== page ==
morning after posting

I feel that it is entirely within the scope of this blog to mention that 1) my sassy entries last night were the result of many sassy beers having been drunk (natch) and 2) we are struggling out of the house right now to BrewHaHa.

Will report back. Perhaps under the influence of beer and coffee. I'll be all riled up!

BrewHaHa

BrewHaHa, bitches!

You going? I will be there on the roof (yeah, that's weird, right? No matter how venerated the ABANDONED BUILDING BELOW is) of 300 N Broad at Bienville, on the ROOF of the old Schwegmann's.

There's gonna be beer, and coffee, (to make it seem like it's not just about the booze, I think- nice try) and food (because of deliciousness.)

It's today, from 11am-4pm. I personally cannot think of a better way to spend the day than drinking local beer on the roof of some crazy New Orleans-nostalgic building.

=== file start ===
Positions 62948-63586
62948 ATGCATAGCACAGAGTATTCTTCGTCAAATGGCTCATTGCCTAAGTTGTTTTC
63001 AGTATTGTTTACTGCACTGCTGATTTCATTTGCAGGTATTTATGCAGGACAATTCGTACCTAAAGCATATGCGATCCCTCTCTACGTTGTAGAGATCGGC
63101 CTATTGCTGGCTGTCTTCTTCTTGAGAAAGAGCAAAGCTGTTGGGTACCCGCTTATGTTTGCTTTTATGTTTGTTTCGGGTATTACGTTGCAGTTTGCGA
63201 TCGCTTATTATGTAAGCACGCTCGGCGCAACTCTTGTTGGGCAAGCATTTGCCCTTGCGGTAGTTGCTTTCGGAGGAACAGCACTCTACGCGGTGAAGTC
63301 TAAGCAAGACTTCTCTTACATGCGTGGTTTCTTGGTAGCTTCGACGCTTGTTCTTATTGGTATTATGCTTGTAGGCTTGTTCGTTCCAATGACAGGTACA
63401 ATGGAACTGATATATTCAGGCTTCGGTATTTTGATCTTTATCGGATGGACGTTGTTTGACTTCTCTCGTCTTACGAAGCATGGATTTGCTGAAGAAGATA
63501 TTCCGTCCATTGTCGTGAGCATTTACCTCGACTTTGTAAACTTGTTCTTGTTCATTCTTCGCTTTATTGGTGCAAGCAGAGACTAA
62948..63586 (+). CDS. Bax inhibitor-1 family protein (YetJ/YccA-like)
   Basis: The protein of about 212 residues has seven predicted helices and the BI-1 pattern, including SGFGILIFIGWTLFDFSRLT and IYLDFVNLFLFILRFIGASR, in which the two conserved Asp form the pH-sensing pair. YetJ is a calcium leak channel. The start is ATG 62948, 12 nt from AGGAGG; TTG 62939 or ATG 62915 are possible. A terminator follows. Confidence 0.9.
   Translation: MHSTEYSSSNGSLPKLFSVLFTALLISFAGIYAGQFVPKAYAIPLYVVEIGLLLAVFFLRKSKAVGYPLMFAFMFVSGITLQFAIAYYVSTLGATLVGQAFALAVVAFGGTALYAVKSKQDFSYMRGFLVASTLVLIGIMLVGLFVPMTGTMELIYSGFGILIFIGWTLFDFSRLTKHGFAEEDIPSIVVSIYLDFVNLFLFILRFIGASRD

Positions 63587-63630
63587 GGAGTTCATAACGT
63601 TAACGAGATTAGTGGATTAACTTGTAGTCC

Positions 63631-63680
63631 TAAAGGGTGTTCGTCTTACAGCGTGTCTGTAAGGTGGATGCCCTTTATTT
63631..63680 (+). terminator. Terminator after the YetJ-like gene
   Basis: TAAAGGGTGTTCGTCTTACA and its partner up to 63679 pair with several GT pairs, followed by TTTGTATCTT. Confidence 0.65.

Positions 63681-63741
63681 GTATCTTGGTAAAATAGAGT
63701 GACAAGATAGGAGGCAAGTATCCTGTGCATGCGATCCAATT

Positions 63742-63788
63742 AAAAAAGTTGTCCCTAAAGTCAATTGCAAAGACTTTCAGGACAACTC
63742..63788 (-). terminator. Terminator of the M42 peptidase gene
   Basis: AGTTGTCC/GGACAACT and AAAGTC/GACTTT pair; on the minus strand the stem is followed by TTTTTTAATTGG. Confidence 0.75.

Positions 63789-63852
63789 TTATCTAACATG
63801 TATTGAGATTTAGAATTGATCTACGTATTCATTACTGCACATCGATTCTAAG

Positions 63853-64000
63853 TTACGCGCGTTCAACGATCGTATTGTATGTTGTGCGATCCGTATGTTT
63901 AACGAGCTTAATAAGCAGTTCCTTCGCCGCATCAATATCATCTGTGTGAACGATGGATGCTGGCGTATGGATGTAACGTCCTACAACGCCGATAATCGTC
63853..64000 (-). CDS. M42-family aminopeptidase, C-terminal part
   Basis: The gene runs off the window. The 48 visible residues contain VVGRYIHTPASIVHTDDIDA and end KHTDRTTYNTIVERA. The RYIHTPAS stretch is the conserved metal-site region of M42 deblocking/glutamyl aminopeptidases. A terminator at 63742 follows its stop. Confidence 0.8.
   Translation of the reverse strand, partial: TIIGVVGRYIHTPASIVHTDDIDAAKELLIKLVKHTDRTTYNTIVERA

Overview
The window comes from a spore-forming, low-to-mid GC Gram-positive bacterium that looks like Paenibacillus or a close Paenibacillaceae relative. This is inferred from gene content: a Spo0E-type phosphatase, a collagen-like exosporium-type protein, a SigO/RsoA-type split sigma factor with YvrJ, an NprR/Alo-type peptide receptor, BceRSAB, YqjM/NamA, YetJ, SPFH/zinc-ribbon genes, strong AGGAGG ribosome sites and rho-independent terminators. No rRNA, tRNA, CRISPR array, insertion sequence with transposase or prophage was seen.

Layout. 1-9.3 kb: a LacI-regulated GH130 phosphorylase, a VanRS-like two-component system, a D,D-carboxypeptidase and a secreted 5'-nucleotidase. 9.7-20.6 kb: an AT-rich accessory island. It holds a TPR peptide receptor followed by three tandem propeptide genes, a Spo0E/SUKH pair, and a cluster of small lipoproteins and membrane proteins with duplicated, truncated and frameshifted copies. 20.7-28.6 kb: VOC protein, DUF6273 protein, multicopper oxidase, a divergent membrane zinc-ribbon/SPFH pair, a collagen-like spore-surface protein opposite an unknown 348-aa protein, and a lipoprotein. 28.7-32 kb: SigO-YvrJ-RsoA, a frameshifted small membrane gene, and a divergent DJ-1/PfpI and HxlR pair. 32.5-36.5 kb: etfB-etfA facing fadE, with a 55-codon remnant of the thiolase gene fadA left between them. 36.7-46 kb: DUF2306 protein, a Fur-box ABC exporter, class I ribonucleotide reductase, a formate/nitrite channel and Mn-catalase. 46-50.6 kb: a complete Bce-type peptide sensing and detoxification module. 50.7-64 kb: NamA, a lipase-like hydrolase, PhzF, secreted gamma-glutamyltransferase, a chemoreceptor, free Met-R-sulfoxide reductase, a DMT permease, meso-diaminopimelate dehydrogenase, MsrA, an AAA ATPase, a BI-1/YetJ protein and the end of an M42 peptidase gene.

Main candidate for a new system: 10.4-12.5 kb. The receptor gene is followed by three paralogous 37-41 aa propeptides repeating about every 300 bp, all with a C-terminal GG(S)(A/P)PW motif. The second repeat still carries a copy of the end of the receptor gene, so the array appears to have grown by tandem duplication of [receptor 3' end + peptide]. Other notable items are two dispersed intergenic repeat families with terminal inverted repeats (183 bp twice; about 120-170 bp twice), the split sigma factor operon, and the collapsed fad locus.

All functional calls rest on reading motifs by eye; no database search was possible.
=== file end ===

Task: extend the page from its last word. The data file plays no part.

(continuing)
Now that I've made that joke twice, I fully expect to be thrown off said roof. I can only hope that I drink enough to make the ride a pleasant one.

Friday, November 12, 2010

Bitching about Beer

Ok, so I actually do not want to bitch about beer, rather I come to praise it. Or something.

I do not know my place. I will always cause a ruckus.

I like beer. I drink a lot of it. I spend a lot of time drinking it and a lot of money as well. Money well spent, I say.

I'm kind of like a stealth beer lover. My husband is a brewer, and I make many requests of him, but little inclination to assist or compete. I'm super fucking lazy like that.

I actually have another blog already, NoraInNOLA.blogspot.com. But it's more my public blog, my family blog, my blog where I ruminate on any fucking thing that comes into my head. Well, without saying the word "fuck."

This blog is about beer. A lady drinking beer in New Orleans. It will be awesome, because I am awesome and beer is awesome.